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Banjo Medicine

Posted by Horseshoot on Saturday, December 3, 2011

It's been a while since I have updated this blog.  I have been planning on telling of a special moment I shared with a patient.  And then over the Thanksgiving holiday, I became a patient, and so the story had to wait.  But, now that I am healing, here it is.

Prior to Thanksgiving, I was serving a weekend of call at my local hospital.  For those who don't know, I am an anesthesiologist.  It had been a very busy weekend, and I had not been able to squeeze in any banjo time.  So, when I was called in on Sunday morning, to do the anesthetic for a poor elderly woman, who had suffered a hip fracture, I felt very sad that I would again not have time for banjo.  In retrospect, I realize how selfish that sounds.  I mean, at least I wasn't the one with the hip fracture.  Prior to leaving the house, I remembered that often more cases are added before I ever even leave the hospital.  When that happens, I usually just sit around wasting time while waiting for the OR to be prepped for the next patient.  A brilliant plan entered my head.  Why not take my little Deering to the hospital with me?  Then, if I have downtime, I can sit in my office and play!

As luck would have it, I DID get a second case.  After tucking the cute, slightly confused, elderly woman into the recovery room, I went to my office to play.  The office is right next door to the recovery room, so I knew the nurses could find me if needed.  For that patient I had selected a spinal, and very minimal sedation, so at this point, she was wide awake.  After playing only one song, the nurse poked her head into my office.  I immediately thought that perhaps I had been playing too loud and was disturbing the patient.

"Dr. Fraley?" "Yes?"  "Mrs X heard you playing your banjo, and is wondering if you would be kind enough to come play for her?"

Wow!  Naturally I nearly tripped over myself going to her.  I stood by her bed and played for about a half hour.  The word must have spread, because by the time I finished playing, there were several other staff members standing around listening, smiling.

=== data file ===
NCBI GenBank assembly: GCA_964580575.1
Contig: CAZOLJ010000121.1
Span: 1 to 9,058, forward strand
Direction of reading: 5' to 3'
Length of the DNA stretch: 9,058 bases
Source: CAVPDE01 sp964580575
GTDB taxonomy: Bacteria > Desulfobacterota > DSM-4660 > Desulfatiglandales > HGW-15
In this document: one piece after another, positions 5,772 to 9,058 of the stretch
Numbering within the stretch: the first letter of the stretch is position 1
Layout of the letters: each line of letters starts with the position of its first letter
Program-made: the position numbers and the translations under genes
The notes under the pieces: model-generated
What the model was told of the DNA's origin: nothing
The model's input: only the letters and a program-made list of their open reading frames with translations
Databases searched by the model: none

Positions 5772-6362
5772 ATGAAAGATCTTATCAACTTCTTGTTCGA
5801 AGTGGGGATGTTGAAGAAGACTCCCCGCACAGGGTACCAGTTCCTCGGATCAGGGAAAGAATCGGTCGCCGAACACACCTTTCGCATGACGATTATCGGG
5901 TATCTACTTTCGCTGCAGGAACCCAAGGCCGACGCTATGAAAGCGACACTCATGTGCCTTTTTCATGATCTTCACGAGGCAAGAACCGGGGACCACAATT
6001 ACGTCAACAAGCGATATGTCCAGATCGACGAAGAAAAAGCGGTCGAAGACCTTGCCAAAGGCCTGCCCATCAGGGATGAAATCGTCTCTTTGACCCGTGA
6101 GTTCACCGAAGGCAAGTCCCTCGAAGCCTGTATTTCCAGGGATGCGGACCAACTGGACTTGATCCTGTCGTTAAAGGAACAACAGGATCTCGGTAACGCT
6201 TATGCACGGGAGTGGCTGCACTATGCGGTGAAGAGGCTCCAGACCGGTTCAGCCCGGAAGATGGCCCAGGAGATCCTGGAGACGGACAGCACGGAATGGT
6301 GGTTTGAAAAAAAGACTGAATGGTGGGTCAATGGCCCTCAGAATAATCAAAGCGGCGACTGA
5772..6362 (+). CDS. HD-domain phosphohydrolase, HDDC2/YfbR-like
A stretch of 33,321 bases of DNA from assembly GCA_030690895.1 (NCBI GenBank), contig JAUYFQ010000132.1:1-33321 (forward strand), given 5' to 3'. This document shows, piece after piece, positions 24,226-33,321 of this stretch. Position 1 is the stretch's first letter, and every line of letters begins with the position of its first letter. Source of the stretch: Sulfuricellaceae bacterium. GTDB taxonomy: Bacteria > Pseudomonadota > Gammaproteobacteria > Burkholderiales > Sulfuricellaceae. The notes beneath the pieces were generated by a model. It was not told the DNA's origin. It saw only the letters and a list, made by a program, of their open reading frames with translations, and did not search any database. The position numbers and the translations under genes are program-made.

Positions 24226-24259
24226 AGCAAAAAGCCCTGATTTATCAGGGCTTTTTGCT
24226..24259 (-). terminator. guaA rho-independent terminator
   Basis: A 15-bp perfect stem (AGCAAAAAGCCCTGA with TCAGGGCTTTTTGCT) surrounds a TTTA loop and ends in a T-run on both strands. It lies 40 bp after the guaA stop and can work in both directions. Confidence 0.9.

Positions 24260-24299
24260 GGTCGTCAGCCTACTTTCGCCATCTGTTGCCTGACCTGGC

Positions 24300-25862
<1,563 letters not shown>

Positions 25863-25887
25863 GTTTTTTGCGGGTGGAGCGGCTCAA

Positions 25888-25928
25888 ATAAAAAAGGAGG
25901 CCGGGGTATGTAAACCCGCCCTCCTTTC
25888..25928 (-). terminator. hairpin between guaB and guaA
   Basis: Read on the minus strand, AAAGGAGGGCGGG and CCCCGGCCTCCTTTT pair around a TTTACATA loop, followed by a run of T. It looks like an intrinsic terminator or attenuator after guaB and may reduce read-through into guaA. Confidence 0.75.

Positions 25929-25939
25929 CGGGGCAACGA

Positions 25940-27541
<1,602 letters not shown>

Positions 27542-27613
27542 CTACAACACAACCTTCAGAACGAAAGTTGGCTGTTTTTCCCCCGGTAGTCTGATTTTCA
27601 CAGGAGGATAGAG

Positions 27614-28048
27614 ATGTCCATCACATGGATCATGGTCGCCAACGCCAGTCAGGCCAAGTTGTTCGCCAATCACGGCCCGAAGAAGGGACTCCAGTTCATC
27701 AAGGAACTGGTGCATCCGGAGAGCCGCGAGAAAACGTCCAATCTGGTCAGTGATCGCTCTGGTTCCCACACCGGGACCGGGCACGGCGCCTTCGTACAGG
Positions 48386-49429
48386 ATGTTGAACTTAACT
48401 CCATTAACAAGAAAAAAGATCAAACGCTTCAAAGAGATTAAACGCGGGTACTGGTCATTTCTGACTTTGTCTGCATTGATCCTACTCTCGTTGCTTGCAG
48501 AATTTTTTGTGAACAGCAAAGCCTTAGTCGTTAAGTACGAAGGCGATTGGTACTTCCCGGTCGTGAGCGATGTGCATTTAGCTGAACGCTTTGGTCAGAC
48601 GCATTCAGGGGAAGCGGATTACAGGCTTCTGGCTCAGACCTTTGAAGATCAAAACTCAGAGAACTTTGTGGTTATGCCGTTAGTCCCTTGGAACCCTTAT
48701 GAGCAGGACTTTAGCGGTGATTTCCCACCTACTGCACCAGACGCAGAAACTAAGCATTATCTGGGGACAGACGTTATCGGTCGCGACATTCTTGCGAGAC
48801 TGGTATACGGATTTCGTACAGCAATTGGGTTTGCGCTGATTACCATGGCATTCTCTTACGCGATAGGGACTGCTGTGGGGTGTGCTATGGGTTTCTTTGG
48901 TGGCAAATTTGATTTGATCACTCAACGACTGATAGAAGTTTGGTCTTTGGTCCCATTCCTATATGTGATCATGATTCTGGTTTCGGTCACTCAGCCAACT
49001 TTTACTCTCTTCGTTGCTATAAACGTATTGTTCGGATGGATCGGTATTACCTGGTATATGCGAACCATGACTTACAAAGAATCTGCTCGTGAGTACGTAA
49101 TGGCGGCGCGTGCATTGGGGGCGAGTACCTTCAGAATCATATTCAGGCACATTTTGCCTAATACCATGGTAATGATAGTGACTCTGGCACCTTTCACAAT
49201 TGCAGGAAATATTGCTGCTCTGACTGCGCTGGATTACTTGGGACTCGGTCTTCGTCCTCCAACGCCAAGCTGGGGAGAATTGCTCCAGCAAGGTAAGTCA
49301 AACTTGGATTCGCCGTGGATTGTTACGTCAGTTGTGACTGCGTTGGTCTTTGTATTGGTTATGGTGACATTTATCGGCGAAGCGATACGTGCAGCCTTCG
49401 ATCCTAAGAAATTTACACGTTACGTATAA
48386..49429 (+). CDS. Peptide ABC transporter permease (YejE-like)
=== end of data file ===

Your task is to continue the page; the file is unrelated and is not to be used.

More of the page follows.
I initially chose soft, gentle tunes.  I mean.... She is old, and just had surgery!  But after one song she said "Don't you know any fast bouncy banjo songs?!"  So I lit into the Scruggs standards, that I know, and she lay back on her pillow with her eyes closed, but with a smile on her face, and her head keeping time.

This was a beautiful experience for me, and I wont ever forget it.

Now to my own experience as a patient.  My wife and I flew to Kentucky, to visit our families for Thanksgiving.  Our daughter flew, to join us from Hartwick College, on Tuesday.  We picked her up at the Charleston, WV airport at 1150pm.  All the way to the airport, I had my old familiar belly pain.  I know I should have checked it out long ago.  But it usually only hurts for about 20 minutes, and usually in the middle of the night.  But this time, it hurt all the way to the airport, and all the way back.  Over 3 hours.  I finally decided to go to the emergency room.  After several hours (and a CT scan, and pain medicine) I was sent back home.  Well...  To my brother's home, where I was staying.  The radiologist had said I had a "thickened loop of bowel", but she wasn't sure why.  

I left a note for my brother, asking him to look at my CT scan.  He is a doctor, as well.  In my opinion, he is the world's best radiologist.  A few hours later, my brother called, asking if I had eaten yet.  Naturally I knew what that meant.  Surgery!

I had a fairly unusual condition, an intussusception.  I had surgery that day.  The day before Thanksgiving!  I have since healed, and am back to work.  

While recovering, I played a lot of banjo!  And got to find out for myself, what good medicine banjo music can be.

4 comments on “Banjo Medicine”

dgill Says:
Sunday, December 4, 2011 @2:26:45 AM

Great story Mike and I hope you are doing much better yourself. The banjo is a great instrument and I do believe it has some magic inside. I heard Don Stover say one time, that the banjo does have healing power. You pick it up and play and the world around you seems a bit easier to take.

banjotef Says:
Sunday, December 4, 2011 @4:47:46 AM

Great story, loved it!

KrissyJean Says:
Sunday, December 4, 2011 @10:43:01 AM

Thank you for this story. Sitting here drinking my coffee I'm thinking back on all those time I was hurt or sick, and dang I wish someone had played the banjo for me! I guess you found another way to help people you should bring your banjo to work more often Dr. Banjo. Happy Holidays!

DrBob Says:
Sunday, December 4, 2011 @4:35:52 PM

Thanks for that story, Michael; as Steve Martin once mused, " Ya' just can't be unhappy when you play the banjo." What an excellent example of music soothing the soul "-)

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